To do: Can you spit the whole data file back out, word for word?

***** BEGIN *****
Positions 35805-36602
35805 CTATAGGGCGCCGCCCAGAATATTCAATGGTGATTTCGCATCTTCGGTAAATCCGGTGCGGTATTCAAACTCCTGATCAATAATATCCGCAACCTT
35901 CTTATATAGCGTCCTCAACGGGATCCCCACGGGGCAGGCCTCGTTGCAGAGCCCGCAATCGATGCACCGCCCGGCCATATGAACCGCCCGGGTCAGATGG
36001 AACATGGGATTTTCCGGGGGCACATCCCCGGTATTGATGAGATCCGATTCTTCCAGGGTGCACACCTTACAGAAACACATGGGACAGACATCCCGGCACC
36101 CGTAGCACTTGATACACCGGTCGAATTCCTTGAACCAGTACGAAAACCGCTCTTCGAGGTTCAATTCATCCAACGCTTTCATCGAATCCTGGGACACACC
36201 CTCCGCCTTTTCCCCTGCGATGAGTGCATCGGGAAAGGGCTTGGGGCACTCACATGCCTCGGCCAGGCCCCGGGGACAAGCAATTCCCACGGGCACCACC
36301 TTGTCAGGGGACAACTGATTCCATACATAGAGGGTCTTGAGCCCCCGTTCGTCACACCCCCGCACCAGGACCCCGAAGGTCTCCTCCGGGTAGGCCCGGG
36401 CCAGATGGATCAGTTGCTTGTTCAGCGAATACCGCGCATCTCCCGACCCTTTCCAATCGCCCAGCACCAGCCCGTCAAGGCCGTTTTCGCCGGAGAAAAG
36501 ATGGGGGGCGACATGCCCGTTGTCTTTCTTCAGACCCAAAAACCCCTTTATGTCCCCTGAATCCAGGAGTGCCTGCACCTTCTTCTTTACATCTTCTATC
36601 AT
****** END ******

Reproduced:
Positions 35805-36602
35805 CTATAGGGCGCCGCCCAGAATATTCAATGGTGATTTCGCATCTTCGGTAAATCCGGTGCGGTATTCAAACTCCTGATCAATAATATCCGCAACCTT
35901 CTTATATAGCGTCCTCAACGGGATCCCCACGGGGCAGGCCTCGTTGCAGAGCCCGCAATCGATGCACCGCCCGGCCATATGAACCGCCCGGGTCAGATGG
36001 AACATGGGATTTTCCGGGGGCACATCCCCGGTATTGATGAGATCCGATTCTTCCAGGGTGCACACCTTACAGAAACACATGGGACAGACATCCCGGCACC
36101 CGTAGCACTTGATACACCGGTCGAATTCCTTGAACCAGTACGAAAACCGCTCTTCGAGGTTCAATTCATCCAACGCTTTCATCGAATCCTGGGACACACC
36201 CTCCGCCTTTTCCCCTGCGATGAGTGCATCGGGAAAGGGCTTGGGGCACTCACATGCCTCGGCCAGGCCCCGGGGACAAGCAATTCCCACGGGCACCACC
36301 TTGTCAGGGGACAACTGATTCCATACATAGAGGGTCTTGAGCCCCCGTTCGTCACACCCCCGCACCAGGACCCCGAAGGTCTCCTCCGGGTAGGCCCGGG
36401 CCAGATGGATCAGTTGCTTGTTCAGCGAATACCGCGCATCTCCCGACCCTTTCCAATCGCCCAGCACCAGCCCGTCAAGGCCGTTTTCGCCGGAGAAAAG
36501 ATGGGGGGCGACATGCCCGTTGTCTTTCTTCAGACCCAAAAACCCCTTTATGTCCCCTGAATCCAGGAGTGCCTGCACCTTCTTCTTTACATCTTCTATC
36601 AT